AGES was contracted by the client to implement a sampling program and develop Cleanup Plans for the demolition of a PCB-impacted former fabrication shop. The Cleanup Plan was developed in accordance with the USEPA's PCB "Mega Rule" to adequately characterize components of the building for appropriate demolition and waste disposal. AGES completed an extensive site sampling program to characterize and delineate PCB concentrations in concrete floors, concrete walls and paint on steel racks. To collect the required samples for this project, a sampling grid was developed and over 1,400 samples were collected and analyzed.
In floors and walls, concrete chip samples were collected using a grid interval of three meters by three meters throughout the building. From within each nine squared-meter grid, nine samples were collected using a roto-hammer and concrete chisel bit to make one representative composite sample. Applying procedures in 40 CFR 761.283 and 761.286 (bulk PCB remediation waste that is not in a container and is a porous surface), each sample was collected using a dedicated, one-time use brush or scoop and composited in a sterile, disposable pan to eliminate cross-contamination between sample locations.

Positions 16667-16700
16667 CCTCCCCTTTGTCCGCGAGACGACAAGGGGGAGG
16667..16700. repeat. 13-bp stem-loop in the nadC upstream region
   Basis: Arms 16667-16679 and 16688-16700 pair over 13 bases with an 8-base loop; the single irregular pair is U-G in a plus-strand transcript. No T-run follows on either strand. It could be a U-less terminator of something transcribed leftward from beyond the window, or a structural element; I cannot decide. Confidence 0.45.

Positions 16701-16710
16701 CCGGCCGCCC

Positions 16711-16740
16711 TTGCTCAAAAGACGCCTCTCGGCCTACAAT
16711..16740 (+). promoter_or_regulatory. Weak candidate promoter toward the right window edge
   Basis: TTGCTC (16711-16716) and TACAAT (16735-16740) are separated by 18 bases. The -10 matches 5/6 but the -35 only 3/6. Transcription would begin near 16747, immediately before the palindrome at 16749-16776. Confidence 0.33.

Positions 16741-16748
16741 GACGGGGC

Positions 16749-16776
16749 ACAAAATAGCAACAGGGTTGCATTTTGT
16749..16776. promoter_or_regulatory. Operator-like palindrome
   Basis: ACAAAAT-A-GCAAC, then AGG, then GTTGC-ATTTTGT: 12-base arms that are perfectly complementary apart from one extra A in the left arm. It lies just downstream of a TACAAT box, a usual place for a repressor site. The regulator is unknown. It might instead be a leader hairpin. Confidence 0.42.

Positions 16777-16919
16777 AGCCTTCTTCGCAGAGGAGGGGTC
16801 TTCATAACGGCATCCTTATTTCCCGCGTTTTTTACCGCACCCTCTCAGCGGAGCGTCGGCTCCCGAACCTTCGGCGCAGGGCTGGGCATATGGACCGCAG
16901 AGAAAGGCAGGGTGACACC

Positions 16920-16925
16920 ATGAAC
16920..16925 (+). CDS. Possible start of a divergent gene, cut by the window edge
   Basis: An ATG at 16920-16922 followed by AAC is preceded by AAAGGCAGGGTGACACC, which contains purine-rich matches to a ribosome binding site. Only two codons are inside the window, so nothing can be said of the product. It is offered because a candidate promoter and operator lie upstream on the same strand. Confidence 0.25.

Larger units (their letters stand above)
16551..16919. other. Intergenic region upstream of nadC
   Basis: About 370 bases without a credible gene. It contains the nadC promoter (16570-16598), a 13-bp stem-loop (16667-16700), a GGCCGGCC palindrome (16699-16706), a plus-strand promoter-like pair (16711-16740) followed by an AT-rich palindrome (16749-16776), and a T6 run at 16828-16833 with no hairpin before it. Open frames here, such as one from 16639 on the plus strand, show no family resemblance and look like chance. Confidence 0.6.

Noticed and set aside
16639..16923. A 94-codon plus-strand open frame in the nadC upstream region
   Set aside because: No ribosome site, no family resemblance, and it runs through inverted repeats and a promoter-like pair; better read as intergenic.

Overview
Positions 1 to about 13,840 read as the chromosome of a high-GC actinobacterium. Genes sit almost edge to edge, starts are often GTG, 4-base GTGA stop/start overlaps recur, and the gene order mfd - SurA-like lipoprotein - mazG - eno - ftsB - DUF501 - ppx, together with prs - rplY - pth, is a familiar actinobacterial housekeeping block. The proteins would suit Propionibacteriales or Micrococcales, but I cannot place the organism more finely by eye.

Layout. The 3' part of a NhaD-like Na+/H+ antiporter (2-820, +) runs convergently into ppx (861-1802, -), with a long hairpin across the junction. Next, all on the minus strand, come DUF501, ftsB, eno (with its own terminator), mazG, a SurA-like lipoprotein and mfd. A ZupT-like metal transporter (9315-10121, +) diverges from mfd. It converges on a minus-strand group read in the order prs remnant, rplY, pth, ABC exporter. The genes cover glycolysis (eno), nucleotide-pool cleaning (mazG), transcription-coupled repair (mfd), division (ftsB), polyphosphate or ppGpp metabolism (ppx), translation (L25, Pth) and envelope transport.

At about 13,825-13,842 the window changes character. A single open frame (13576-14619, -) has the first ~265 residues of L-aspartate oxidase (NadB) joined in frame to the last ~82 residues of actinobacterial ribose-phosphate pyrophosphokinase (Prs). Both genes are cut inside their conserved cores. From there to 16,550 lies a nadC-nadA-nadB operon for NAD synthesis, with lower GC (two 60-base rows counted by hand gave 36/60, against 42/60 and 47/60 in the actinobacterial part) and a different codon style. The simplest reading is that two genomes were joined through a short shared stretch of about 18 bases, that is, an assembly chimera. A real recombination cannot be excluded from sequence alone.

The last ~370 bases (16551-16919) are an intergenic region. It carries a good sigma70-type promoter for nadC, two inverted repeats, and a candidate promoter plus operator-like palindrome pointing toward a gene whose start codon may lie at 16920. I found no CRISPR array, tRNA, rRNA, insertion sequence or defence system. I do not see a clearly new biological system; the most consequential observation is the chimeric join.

Paint Samples were collected using a manual hand scraper while wearing a clean pair of nitrile gloves. Sterile, disposable pans were used to collect the paint removed from the sample location using a dedicated brush. The hand scraper was properly decontaminated between samples.
After several months of sampling the former fabrication shop, building materials were adequately characterized and the demolition project proceeded as planned.
Due to PCB impacts and building deterioration, it was determined that the over 70,000 square foot former fabrication shop was no longer needed and would be dismantled. To reduce transportation and disposal costs, building components were classified individually for offsite disposal based on the sampling completed during the Cleanup Plan. Over several months, AGES managed the demolition of the building, including maintaining a safe work area, segregating the waste for disposal, and ensuring the waste was properly placarded and manifested for transportation.
By developing a site-specific PCB "Mega Rule" sampling plan, AGES was able to properly characterize disposal waste from the demolition. As a result of sampling and careful management, the reclassification of waste from TSCA to non-TSCA reduced transportation and disposal costs for the client by as much as 20%.